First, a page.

Wednesday 28 September 2016

Ian O'Doherty: But it's their right!

Published 11/01/2013 | 06:00

Well, that was a game changer, wasn't it?

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I am referring, of course, to the landmark decision in which a blogger has apologised for what he wrote about Declan Ganley and made a donation to charity.

Now, I know Ganley isn't everyone's cup of hemlock, but nobody deserves the abuse he has received online over the last few years.

The fact that the offending blogger was actually a journalist who is supposed to know better just makes it worse.

Unless, of course, they think having a blog and being on Twitter makes them a 'citizen journalist'.

Ganley's lawyer says he has been inundated with enquiries from other people who have suffered similar abuse at the hands of the trolls who live under the electronic bridge.

Already there have been cries of woe from bloggers who say this will kill their freedom of expression.

Hmmm, let's ponder that one for a second, shall we?

So the guy who constantly referred to me as a paedophile was merely exercising his freedom of expression?

Expect some pretty hilarious cases coming your way soon.

Oh for God's sake

I tuned into TV3's documentary, The Tenements the other night.

Presented by Bryan Murray, it promised to be a fascinating insight into the Dubliner who lived in one of the worst slums in Europe.

The living conditions were unbelievably bad and as someone who would have had family who lived in these kips, I was fascinated.

And then it happened.

Just when I thought TV3 had made a programme that was both entertaining and informative they turned the whole thing into a reality show by introducing us to a modern Dublin family who were going to live as slum dwellers to see what it was like.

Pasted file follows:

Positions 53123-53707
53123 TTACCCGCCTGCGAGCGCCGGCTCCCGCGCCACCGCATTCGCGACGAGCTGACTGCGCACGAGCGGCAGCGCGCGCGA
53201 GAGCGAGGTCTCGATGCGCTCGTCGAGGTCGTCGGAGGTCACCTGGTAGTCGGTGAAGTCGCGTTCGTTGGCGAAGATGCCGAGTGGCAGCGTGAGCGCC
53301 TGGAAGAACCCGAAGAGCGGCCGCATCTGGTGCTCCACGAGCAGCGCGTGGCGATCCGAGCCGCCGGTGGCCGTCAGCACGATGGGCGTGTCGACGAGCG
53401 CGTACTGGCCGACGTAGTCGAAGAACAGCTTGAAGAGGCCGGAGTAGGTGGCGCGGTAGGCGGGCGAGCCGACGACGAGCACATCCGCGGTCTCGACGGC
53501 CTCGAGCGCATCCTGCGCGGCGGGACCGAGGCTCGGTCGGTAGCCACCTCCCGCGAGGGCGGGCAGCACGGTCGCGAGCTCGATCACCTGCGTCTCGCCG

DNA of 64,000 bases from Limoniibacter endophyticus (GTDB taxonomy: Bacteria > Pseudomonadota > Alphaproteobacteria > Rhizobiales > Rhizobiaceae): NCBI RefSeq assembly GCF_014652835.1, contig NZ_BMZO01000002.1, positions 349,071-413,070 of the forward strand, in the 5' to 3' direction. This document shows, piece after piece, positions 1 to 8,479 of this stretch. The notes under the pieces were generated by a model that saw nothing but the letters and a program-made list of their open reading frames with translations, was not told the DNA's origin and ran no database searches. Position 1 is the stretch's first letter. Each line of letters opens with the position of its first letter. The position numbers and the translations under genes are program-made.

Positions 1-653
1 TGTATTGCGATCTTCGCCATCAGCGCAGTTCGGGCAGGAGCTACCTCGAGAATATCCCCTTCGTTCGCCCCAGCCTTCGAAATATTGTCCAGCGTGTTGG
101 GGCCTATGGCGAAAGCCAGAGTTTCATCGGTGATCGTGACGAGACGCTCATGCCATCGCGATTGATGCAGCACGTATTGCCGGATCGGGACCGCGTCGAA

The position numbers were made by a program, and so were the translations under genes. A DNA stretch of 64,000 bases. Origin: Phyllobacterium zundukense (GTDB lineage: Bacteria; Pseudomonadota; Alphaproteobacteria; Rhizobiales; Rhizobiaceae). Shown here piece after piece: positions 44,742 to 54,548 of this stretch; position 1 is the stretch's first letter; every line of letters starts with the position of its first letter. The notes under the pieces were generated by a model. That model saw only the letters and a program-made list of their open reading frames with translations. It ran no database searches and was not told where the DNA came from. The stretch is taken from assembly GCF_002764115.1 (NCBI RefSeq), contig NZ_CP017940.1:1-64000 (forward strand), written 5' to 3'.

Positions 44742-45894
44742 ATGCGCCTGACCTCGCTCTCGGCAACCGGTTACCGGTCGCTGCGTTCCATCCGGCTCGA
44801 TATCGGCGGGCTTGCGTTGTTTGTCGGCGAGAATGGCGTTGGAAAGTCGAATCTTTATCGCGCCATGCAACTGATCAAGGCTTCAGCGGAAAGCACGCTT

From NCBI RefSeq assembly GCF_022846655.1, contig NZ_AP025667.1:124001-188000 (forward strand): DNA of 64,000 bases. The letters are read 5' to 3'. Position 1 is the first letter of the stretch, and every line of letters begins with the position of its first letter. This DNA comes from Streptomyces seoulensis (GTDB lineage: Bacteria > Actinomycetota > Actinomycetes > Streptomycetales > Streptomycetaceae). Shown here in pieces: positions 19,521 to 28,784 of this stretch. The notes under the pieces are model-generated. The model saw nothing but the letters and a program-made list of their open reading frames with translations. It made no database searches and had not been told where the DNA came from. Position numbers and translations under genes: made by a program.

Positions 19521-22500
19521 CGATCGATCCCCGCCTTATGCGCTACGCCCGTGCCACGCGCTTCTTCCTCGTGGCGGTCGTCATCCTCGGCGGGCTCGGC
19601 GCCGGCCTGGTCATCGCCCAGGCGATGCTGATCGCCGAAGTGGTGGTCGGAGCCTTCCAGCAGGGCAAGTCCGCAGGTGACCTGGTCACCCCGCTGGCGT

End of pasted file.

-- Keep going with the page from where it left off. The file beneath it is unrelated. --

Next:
Can we not have at least one show that isn't a bloody reality programme?

What a missed opportunity . . .

Aw, was Gerry feeling poorly?

Really, they just make it too easy at times.

Take Gerry Adams, defender of the poor and the sick and heroic, defiant opponent of privatisation of health care in Ireland, who had a health scare recently.

So he went . . . to a private hospital in America.

Now, I know we have come to expect nothing but rank hypocrisy from the Shinners. But for Adams to come into our country, start to lecture us about how the health service is run and then bugger off to the States when he needs help is taking the digestive.

At least we can probably predict it wasn't heart trouble, because has never displayed signs of having one before.

More Ugandan affairs, anyone?

With the exception of professional do-gooders who tend to be extremely rich and those pious types who like to feel morally superior to everyone else, most of us realise that foreign aid is largely a waste of money.

And we saw perfect proof of that when it emerged that four million of our Euro was found to be resting in the account of a Ugandan government official.

The money has now been returned and will go to a good home – Uganda again.

But this time it will be different, oh yes sir.

Because this time we are told "the Ugandan government will not be involved".

Oh. That's okay then.

Quick question – how many Irish nurses could be hired for four million quid?

Just a thought.

That's the spirit

We all do silly things when we're younger. And some of us don't stop as we get older.

Take 23-year-old Alex Bowden from Darwin, Australia.

He was playing with some mates and a bunch of fireworks when he decided the smartest thing to do would be . . . to put one up his backside.

As he says with admirable restraint: "I realised I had made a mistake. There was clearly a problem around the back and a smell of burning. I screamed a bit, and there were some 'f' words, but doctors tell me I'm in a stable condition."

He might be from Darwin, but I reckon it's the Darwin Awards that he's heading for.

Irish Independent

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